development values of the Southern Crescent are informed and guided by the following
• Respect for the Galisteo Basin’s rich cultural history and scenic resources
• Stewardship of the region’s animal, plant, soil and water resources
• Compassion for the inherent complexity and dynamism of social organizations
With regard to these core design and development values, Commonweal Conservancy has
taken great care in its land planning and site selection work to:
• Limit the deleterious consequences of new development on the quality of
community that will evolve in the Southern Crescent
• Enhance the diversity and vitality of the land’s plant and animal species
• Conserve the region’s fragile archaeological resources
• Protect the public and neighborhood “view sheds” (i.e., limit the visibility of
development from nearby homes and public thoroughfares, preserve the skyline of
hills and ridges that “define” the Galisteo Basin)
• Minimize the “environmental footprint” of new development (i.e., erosion, energy
and water use)
• Promote green building standards and practices (i.e., sensitivity to material
sourcing, shipping distances, building material life cycles, energy efficiency, water
conservation, “dark skies” lighting design, indoor air quality, waste recycling).
The Southern Crescent Community Development Standards are intended as a resource for
property owners, builders, architects, and designers as they consider the unique
opportunities and challenges associated with development and community participation
in the Southern Crescent. The Development Standards are offered as a framework for
planning and development. They outline the standards and practices of governance that
will support the community. They are, moreover, a workbook to guide community
engagement in one of the American West’s most innovative and exciting conservation
II. PROJECT HISTORY
Prior to its founding in March 2005, the Southern Crescent was owned and managed as
part of a cattle ranch known as the “Thornton Ranch.” Painstakingly assembled by four
generations of ranchers and farmers, in its heyday, the Thornton Ranch included over
17,000 acres of productive grassland, piñon and juniper forest, and riparian habitat.
Despite their deep affection for the land and careful stewardship, the Thornton family
recognized that the economic and physical challenges of ranching could not be sustained
beyond the end of the 20th Century.
In an effort to conserve the exceptional scenic, archaeological, and habitat resources of the
ranch, the Thornton family engaged a diverse community of legal and real estate advisors
to guide the property’s disposition. Among the family’s early partners was the Trust for
Public Land (TPL), a nonprofit conservation organization. In collaboration with Santa Fe
County, TPL coordinated the sale of nearly 1,500 acres to Santa Fe County’s Open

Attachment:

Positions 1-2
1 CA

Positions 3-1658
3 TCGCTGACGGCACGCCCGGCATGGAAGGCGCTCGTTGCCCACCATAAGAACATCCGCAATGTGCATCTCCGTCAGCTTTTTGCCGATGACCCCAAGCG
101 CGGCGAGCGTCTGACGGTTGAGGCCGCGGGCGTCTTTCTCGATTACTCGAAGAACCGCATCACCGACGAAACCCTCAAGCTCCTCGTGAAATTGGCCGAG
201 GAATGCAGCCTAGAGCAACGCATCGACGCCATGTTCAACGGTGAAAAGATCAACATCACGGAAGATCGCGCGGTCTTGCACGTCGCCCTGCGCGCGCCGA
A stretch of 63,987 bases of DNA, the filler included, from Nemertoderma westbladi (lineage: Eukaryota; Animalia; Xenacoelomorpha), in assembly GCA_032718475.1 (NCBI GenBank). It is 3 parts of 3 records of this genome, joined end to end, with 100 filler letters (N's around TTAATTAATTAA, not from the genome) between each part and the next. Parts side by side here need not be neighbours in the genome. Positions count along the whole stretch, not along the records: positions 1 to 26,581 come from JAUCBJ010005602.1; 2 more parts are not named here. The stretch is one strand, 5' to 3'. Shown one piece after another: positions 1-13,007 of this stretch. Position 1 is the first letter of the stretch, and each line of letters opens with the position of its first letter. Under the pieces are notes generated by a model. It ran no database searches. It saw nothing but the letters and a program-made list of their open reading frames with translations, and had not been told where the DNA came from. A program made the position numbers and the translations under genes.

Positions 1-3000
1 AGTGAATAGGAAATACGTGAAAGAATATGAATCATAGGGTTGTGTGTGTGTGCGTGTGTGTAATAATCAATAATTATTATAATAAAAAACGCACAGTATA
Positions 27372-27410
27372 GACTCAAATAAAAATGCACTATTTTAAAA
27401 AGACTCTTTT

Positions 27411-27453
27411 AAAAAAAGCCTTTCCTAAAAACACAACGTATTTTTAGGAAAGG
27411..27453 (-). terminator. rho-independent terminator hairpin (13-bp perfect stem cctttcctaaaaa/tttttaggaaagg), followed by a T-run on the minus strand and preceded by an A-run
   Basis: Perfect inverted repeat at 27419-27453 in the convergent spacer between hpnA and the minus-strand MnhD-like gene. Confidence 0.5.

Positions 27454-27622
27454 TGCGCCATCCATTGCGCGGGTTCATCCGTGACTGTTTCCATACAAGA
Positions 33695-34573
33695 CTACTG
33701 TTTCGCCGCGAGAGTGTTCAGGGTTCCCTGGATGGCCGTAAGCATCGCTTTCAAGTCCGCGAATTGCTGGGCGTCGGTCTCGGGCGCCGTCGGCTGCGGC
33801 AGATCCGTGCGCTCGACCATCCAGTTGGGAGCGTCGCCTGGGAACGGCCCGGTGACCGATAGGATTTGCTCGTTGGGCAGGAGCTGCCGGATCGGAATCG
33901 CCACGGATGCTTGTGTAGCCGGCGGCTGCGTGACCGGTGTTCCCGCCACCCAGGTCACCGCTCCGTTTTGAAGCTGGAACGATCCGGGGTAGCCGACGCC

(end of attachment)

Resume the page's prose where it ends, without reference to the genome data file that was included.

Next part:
Space and Trails Program in 2000 and 2002. Separately, other transactions were
accomplished between the Thornton family and private “conservation buyers” who
agreed to own property subject to the terms of conservation easements or other
restrictive development covenants.
In 2003, Commonweal Conservancy was founded as a nonprofit conservation-based
community development organization. As a TPL “spin-off,” the founders of
Commonweal Conservancy well understood the strengths and limitations of publicly
financed open space protection initiatives. Recognizing the limited prospects for near-
term public land financing in the Galisteo Basin, Commonweal Conservancy negotiated a
5-year contract to acquire the Thornton Ranch for a combination of conservation and
community development purposes.
To inform its early efforts, Commonweal Conservancy engaged more than one hundred
residents and community leaders in small group and “town hall” discussions to explore
the conservation and development options that might be available to the Thornton Ranch.
Among other findings, these community meetings revealed: (i) a powerful interest in
protecting the spectacular scenic/aesthetic values of the Galisteo Basin; (ii) a desire to
protect the cultural and ecological resources of the region; (iii) an interest in creating
publicly-accessible trails for hiking, biking, and equestrian uses; and (iv) an ambition to
promote sustainable models of community development that would serve a broad range of
income and age groups.
With these community priorities as a framework for its planning and development work,
Commonweal Conservancy forged a four-phase conservation development strategy for
the Thornton Ranch. The organization’s initial planning work involved the development
of a five-parcel “ranch homestead” neighborhood that encompasses nearly 1,000 acres
immediately west of County Road 42. The “West Basin Preserve” was designed as a
stewardship community to oversee the archaeological resources of an area known as
The second phase of the project involved the design and development of the “New Moon
Overlook.” In this instance, Commonweal Conservancy engaged Geographic Information
System (GIS) consultants, archaeologists, stream morphologists, ecologists, architects,